Europe’s refugee crisis a global issue at G7 summit

Sunday 05/06/2016
German rescuer from the humanitarian organisation Sea-Watch holds a migrant baby, off the Libyan coast, on May 27th.

London - There is a refugee crisis gripping Europe and it is one that the world must unite to address, Group of Seven (G7) leaders said following a summit in Japan.

Speaking at the start of the meet­ing, European Council President Donald Tusk said: “We are aware that because of geography, most of responsibility [for the refugee cri­sis] has been and will be placed on Europe. If the G7 does not take the lead in managing the crisis, nobody would. We would also like the glob­al community to show solidarity and recognise the fact that this is a global crisis.”

The G7 final communiqué ad­dressed the scale of Europe’s refu­gee problem but also asserted the global scale of the issue.

“With the number of refugees, asylum seekers, internally dis­placed persons and vulnerable mi­grants at its highest level since the second world war, the G7 recognises the ongoing large-scale movements of migrants and refugees as a global challenge that requires a global re­sponse,” the communiqué said.

The Japan summit saw the lead­ers of the G7 — the United States, Japan, Germany, Britain, France, Italy and Canada — discuss a range of issues, not least Europe’s refugee crisis and its global repercussions.

The UN High Commissioner for Refugees (UNHCR) placed the world’s displaced population at a post-war record 60 million, includ­ing 20 million displaced outside their own countries.

In 2015, 1.3 million refugees from war-torn conflicts, particularly Iraq and Syria, asked for asylum in the European Union. European coun­tries have carried out a number of measures to address the increasing numbers of refugees and economic migrants to the continent, with Macedonia, Serbia, Bulgaria, Hun­gary, Austria and Slovakia putting up fences to stop the flow.

However, desperate refugees and economic migrants continue to find increasingly dangerous ways to en­ter the continent, with one popular route from North Africa across the Mediterranean to Italy.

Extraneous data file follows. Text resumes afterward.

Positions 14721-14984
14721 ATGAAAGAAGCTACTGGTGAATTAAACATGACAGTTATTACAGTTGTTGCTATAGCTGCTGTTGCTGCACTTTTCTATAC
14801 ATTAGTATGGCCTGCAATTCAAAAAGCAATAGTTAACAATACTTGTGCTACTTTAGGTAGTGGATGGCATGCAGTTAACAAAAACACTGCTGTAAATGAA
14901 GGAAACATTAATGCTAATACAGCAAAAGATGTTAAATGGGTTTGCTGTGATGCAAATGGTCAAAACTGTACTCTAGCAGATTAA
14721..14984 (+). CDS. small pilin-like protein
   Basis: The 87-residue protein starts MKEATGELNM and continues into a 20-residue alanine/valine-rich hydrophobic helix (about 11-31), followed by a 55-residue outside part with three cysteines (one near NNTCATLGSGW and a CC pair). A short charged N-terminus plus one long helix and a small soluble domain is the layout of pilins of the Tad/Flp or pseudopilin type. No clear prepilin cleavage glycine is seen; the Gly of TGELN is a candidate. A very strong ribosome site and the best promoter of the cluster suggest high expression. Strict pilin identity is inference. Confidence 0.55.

In a recent week, more than 15,000 people arrived in Italy, many following dramatic rescue after making the journey in overcrowded and leaky boats that capsized. More than 700 refugees died in three shipwrecks in the Mediterranean in the deadliest week in late May in the refugee crisis for more than a year.

According to the UNHCR, at least 3,800 people died or vanished at sea seeking to enter Europe. Head­ing into June, that number stands above 2,000 for 2016.

The fraught route from Libya to Italy is the easiest path for African refugees and economic migrants. Refugees fleeing the Middle East — Syria, Iraq and Turkey — have traditionally travelled via Turkey into Greece and through southern Europe. That route has seen a sig­nificant decrease in migration fol­lowing an EU deal with Turkey that had Greece deport migrants. Some analysts say Italy could emerge as the major entry point for migrants.

This is something that will also have economic strains on the Eu­ropean Union, with the G7 vowing to increase financial assistance. “We commit to increase global as­sistance to meet immediate and long-term needs of refugees and other displaced persons as well as their host communities… The G7 encourages international financial institutions and bilateral donors to bolster their financial and technical assistance,” the G7 final communi­qué said.

Germany accepted more than one-third of Europe’s refugees in 2015 and has called for more com­bined thinking in how to budget for the refugee influx.

German Development Minister Gerd Muller has pushed for a Eu­ropean strategy to deal with the refugee crisis, including diverting 10% of the EU budget to deal with the problem. He also called for the European Union to appoint a single commissioner to deal with the cri­sis.

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